Only 25 Percent of Eligible, Unsubsidized, Applicants Selected a Policy

After five months of open enrollment, the final ObamaCare numbers are in:

  • Of 13.5 million eligible enrollees, 8 million (59 percent) “selected” policies on ObamaCare exchanges;
  • Of 4.8 million eligible enrollees who will not get subsidies, 1.2 million (25 percent) “selected” policies; and
  • Of 8.7 million eligible enrollees who will get subsidies, 6.8 million (77 percent) “selected” policies.

Although the report gives excruciating details of age, gender, and ethnic identities of the applicants, the Administration still declines to report how many of those who “selected” policies have paid premiums, claiming that only insurers themselves have this information.

Comments (14)

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  1. Anne says:

    I can imagine that a lot of people who did not receive subsidies experienced some “sticker shock” upon seeing the options available to them.

    • Trent says:

      How so?

    • Thomas says:

      Which is likely why only 25% of them opted to sign up for coverage. If they can afford unsubsidized ObamaCare insurance, then they can probably live with paying the uninsured fee and pay cash for health care visits.

  2. Trent says:

    “2.2 million (28 percent) of the people who selected a Marketplace plan during the initial open
    enrollment period were young adults between the ages of 18 and 34. A total of 2.7 million (34
    percent) were between the ages of 0 and 34 (including additional SEP activity reported through
    Saturday, April 19th).”

    34 percent are considered young people. We need more if this program is to actually work

    • James M. says:

      And that is if the young people are paying their premiums and not dropping out of coverage soon.

      • Jay says:

        If only 59% signed up for ObamaCare on the exchanges, probably only 66-75% will actually pay for it.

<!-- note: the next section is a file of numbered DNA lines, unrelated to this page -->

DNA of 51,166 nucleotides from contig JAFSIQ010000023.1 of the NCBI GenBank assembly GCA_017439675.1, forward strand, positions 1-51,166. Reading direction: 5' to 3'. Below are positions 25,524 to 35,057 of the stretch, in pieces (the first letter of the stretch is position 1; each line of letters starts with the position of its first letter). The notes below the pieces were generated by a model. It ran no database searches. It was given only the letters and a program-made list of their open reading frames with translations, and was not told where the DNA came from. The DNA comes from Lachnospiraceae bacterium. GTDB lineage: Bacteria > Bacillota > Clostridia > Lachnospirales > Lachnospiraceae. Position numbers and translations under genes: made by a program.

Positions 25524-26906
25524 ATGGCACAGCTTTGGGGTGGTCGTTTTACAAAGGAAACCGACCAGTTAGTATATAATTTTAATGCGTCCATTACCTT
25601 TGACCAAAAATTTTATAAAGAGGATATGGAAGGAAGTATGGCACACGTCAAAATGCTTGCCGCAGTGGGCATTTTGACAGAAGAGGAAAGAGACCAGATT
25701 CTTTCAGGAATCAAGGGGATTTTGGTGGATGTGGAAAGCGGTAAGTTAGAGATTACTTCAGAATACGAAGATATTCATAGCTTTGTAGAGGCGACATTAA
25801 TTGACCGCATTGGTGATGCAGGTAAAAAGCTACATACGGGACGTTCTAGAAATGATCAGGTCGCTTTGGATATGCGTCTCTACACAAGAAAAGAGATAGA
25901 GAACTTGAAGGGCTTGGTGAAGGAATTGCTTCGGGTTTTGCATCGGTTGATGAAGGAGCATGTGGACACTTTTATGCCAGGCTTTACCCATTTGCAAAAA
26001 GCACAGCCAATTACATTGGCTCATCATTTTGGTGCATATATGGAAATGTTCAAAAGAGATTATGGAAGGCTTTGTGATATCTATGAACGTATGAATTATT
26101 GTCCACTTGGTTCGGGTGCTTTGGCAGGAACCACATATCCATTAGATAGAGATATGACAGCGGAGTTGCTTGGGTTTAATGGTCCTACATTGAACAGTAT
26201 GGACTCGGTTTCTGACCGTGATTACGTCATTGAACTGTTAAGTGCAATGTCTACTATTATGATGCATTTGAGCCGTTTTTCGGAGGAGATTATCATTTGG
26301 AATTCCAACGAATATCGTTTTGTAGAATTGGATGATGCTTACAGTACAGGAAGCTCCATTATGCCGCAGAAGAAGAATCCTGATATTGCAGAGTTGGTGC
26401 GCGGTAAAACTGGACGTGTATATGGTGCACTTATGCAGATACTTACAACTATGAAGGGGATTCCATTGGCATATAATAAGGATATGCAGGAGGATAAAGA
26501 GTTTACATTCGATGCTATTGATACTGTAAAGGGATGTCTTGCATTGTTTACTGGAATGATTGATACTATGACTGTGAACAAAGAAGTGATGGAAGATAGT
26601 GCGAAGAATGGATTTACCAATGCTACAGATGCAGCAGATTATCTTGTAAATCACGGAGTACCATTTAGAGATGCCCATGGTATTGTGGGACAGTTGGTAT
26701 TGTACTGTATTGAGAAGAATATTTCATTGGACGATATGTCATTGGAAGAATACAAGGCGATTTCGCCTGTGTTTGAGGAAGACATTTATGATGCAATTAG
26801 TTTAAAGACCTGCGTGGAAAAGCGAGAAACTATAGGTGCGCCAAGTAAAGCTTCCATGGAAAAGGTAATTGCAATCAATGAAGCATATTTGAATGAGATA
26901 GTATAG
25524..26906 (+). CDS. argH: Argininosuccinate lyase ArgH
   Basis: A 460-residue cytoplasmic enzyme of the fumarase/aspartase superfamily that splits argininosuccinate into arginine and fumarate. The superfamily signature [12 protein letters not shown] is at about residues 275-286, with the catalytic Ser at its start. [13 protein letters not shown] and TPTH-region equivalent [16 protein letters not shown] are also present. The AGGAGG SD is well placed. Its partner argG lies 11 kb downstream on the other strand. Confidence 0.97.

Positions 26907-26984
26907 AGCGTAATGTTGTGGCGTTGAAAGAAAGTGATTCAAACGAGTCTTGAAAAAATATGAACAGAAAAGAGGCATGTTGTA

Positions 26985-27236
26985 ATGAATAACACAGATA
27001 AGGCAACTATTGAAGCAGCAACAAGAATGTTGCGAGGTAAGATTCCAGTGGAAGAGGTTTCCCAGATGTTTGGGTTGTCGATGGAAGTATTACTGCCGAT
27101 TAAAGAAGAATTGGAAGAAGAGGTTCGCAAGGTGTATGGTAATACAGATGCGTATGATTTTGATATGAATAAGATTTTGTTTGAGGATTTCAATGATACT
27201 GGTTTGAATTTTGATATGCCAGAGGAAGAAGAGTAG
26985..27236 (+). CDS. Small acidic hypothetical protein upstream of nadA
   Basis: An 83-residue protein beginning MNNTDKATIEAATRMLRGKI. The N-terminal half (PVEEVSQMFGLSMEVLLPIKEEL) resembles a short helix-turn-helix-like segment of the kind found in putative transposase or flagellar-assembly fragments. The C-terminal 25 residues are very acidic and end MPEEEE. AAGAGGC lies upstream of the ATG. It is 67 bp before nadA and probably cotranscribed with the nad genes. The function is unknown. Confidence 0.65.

3. Wally says:

    That’s terrible

    • Bill B. says:

      What is terrible is that ObamaCare is not incentive enough for people to sign up without some sort of subsidy.

  4. Allen says:

    We can do better. There needs to be a Conservative alternative to healthcare

  5. Yancey Ward says:

    I think the details here actually tell you something about the paying enrollees. It is pretty shocking to me that the unsubsidized don’t even put a plan in the shopping cart at a high percentage. Can it really be the case that the subsidized who do put a plan in the cart are going to actually buy at a high rate? I don’t think so. I would still wager the actual payers end up being between 4-5 million max.

  6. Matthew says:

    There are still only slightly more than a quarter of young people signed up. How do they still believe that it will be able to pay for itself?

    • Buddy says:

      Probably just by continuing to inject money into it until it fails on its own.

  7. Devon Herrick says:

    It would be interesting to find out how much subsidies the people who selected policies received; and how much subsidies the 75% who didn’t select policies were due. Add to this the information on subsidies for those who ultimately drop out this year. That would give us an idea of the demand curve for insurance by the people the PPACA is mean to help. I suspect that the demand isn’t as strong as public health advocates would like to believe.

  8. Uri Manor says:

    Correct me if I’m wrong, but this doesn’t include off-exchange enrollments, right? It wouldn’t make sense for those ineligible for subsidies to buy on the exchanges – makes more sense to buy directly from the insurers. Not really sure what the point of all this is.